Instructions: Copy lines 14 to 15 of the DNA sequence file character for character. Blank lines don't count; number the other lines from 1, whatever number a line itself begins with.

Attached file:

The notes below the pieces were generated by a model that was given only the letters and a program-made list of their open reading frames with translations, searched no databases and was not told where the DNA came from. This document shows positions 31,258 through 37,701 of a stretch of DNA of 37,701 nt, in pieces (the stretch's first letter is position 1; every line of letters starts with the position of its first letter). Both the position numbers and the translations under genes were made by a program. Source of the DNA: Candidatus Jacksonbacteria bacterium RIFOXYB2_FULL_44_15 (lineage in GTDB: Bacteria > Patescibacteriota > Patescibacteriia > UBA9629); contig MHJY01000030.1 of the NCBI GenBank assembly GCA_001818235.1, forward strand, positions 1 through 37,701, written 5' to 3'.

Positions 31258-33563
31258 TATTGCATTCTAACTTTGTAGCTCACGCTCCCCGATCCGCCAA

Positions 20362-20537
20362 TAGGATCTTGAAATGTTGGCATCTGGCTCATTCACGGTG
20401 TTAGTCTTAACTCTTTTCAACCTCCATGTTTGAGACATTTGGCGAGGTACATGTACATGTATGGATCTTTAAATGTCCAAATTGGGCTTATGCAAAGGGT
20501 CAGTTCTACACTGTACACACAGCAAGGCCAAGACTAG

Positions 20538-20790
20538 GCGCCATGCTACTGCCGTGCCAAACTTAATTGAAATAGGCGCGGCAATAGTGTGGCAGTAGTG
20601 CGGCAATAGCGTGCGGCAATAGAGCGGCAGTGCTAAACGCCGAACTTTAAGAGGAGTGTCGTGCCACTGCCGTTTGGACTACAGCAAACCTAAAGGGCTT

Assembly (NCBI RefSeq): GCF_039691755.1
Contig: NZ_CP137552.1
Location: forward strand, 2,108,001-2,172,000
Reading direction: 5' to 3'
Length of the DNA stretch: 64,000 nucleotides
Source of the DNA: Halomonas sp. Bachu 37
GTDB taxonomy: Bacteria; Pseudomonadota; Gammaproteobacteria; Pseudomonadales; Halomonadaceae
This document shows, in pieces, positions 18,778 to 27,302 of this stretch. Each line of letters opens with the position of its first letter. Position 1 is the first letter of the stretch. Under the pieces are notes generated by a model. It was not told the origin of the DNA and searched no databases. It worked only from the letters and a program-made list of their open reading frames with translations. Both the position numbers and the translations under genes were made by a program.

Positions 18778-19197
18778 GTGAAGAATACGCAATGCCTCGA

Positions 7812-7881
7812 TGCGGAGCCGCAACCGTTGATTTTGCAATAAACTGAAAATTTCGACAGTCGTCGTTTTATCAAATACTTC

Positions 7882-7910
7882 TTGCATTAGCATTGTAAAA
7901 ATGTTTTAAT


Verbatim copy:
Reading direction: 5' to 3'
Length of the DNA stretch: 64,000 nucleotides